By Jana Sedlakova
In July 2012 Lord Justice Stanley Burnton issued his analysis in the judicial review brought by bookmaker William Hill over the Horserace Betting Levy Board’s treatment of betting exchange users. But the ruling has by no means ended the matter and, in some respects, made the situation more confused.

After the year-long consultation which ended June 2011, The Levy Board ruled that customers of betting exchanges are not subject to the Levy. It deemed that customers cannot be considered ‘bookmakers’ as per the wording of the Betting, Gaming and Lotteries Act 1963. This was then challenged by William Hill who believed that the unique business model under which Betfair operates may constitute the basis for the levy to be imposed on customers as if they were bookmakers [particularly in light of the section 27 of the Act 1963]. 

The judicial review hearing was held on 4 and 5 July 2012. According to the judgement of Lord Justice Stanley Burnton, William Hill challenged the Horserace Betting Levy Board’s decision on the basis that the decision was established on an incorrect interpretation as well as on the wrong application of the 1963 Act. William Hill argued that it should be “quashed for legal error”. The issue then was listed as “one of statutory interpretation”. In his twenty two page long judgement Lord Justice Stanley Burnton upheld the Levy Board’s decision and that it was correct in law.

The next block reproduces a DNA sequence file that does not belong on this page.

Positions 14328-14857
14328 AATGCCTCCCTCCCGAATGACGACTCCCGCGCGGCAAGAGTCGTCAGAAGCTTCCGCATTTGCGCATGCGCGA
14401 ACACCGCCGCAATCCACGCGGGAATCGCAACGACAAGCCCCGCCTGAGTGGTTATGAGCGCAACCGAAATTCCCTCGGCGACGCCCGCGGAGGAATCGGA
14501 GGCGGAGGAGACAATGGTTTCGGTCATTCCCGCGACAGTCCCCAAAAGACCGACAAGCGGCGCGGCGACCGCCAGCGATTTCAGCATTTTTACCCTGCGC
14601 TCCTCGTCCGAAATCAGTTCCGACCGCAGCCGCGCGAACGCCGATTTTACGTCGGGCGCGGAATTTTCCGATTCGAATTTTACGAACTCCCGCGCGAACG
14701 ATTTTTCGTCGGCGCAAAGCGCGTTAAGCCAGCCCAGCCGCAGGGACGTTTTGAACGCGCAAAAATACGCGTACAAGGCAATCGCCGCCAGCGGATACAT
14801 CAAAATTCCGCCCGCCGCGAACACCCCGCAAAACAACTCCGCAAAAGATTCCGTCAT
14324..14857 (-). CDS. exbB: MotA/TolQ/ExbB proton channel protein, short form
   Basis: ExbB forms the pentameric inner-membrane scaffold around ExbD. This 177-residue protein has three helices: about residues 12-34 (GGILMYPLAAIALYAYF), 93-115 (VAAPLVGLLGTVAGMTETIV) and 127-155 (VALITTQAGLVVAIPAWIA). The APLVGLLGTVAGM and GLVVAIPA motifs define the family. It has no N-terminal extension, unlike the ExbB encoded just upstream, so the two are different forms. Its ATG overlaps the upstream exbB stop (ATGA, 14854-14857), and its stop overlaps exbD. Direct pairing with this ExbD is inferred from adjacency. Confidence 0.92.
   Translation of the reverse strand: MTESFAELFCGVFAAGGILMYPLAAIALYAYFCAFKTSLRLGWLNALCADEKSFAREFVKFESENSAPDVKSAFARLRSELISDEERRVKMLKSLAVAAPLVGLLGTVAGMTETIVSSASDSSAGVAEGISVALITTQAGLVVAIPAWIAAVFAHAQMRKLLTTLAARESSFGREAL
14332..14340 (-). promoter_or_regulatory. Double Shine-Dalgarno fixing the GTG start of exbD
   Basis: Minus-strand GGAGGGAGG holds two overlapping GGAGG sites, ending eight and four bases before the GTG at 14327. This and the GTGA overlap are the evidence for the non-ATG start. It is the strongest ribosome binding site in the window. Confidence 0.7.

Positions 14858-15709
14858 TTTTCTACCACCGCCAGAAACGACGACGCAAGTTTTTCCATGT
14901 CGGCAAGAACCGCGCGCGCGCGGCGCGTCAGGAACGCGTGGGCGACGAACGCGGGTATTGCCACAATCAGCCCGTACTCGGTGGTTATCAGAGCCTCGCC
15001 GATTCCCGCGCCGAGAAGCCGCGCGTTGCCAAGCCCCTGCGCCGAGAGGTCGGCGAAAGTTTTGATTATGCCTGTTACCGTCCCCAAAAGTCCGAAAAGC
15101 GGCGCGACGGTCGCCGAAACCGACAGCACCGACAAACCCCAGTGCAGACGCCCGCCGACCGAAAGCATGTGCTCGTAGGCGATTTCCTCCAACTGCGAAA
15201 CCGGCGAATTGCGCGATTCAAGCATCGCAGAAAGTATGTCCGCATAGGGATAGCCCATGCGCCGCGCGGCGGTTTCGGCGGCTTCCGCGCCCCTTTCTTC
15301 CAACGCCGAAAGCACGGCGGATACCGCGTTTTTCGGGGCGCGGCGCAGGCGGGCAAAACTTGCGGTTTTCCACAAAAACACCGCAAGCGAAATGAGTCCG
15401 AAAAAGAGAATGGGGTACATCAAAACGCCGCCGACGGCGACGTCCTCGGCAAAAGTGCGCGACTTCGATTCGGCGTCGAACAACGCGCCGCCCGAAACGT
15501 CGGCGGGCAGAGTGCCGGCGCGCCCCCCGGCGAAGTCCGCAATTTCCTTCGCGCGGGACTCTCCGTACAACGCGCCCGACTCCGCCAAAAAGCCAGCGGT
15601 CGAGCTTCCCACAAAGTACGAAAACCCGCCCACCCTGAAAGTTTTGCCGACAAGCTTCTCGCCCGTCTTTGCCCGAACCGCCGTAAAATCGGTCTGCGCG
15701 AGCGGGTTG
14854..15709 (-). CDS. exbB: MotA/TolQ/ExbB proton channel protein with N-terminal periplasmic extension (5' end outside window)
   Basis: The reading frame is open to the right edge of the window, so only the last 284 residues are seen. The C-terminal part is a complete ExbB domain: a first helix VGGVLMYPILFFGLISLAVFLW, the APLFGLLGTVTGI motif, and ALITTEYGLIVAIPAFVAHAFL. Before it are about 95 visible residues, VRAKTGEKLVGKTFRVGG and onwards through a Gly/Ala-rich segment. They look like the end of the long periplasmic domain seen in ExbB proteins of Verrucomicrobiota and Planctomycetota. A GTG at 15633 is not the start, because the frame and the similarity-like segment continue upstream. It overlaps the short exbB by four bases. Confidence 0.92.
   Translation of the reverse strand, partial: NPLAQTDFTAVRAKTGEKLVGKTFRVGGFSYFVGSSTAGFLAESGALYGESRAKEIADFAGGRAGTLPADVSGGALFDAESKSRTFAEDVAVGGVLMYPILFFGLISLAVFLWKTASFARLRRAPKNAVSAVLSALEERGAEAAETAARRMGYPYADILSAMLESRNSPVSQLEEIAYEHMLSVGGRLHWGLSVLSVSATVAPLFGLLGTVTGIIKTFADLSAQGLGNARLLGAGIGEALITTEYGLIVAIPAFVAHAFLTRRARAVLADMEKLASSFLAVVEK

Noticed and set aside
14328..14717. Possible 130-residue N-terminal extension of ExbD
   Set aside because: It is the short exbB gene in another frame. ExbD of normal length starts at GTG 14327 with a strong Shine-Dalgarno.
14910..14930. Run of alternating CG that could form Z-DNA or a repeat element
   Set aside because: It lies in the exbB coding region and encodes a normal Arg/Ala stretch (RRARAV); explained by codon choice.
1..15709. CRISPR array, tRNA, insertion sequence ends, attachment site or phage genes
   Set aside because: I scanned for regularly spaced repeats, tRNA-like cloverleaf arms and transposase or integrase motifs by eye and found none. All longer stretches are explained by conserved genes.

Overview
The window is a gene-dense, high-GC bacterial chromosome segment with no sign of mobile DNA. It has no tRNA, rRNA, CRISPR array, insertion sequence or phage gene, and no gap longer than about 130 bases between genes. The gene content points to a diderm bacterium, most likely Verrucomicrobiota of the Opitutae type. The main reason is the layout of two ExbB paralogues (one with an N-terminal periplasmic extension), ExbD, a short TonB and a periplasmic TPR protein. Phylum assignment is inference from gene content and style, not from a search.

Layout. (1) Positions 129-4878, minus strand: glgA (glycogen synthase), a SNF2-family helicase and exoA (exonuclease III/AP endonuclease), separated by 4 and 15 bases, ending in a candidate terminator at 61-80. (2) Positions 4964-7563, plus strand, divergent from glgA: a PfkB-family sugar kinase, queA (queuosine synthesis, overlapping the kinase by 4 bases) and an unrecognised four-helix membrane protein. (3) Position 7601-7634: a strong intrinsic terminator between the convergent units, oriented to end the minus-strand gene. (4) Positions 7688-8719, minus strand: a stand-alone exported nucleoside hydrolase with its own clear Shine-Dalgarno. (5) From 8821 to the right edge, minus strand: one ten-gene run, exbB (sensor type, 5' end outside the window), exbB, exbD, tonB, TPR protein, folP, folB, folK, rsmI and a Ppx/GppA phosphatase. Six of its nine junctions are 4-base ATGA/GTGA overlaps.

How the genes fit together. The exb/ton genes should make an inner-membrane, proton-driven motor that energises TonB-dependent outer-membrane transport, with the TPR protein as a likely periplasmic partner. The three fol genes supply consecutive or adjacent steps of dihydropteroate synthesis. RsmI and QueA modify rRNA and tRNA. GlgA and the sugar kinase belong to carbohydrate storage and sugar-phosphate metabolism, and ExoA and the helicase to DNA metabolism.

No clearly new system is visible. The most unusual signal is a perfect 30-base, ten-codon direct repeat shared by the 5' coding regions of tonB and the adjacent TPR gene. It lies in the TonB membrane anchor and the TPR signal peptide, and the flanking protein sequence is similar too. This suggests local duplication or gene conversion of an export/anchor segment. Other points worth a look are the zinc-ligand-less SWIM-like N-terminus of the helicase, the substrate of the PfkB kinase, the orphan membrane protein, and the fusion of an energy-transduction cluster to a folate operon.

Martin Cruddace, Chief Legal and Regulatory Officer at Betfair, said in the company’s press release:
“It is now neither sustainable nor rational to argue that Betfair customers should be liable to pay the Levy any more than should customers of any other betting operator. It is ironic that William Hill’s online business pays not a penny in Levy itself, despite making tens of millions of pounds in profits annually from British Racing. Yet still, it chose to argue that an undefined class of exchange customers should be required to pay Levy.”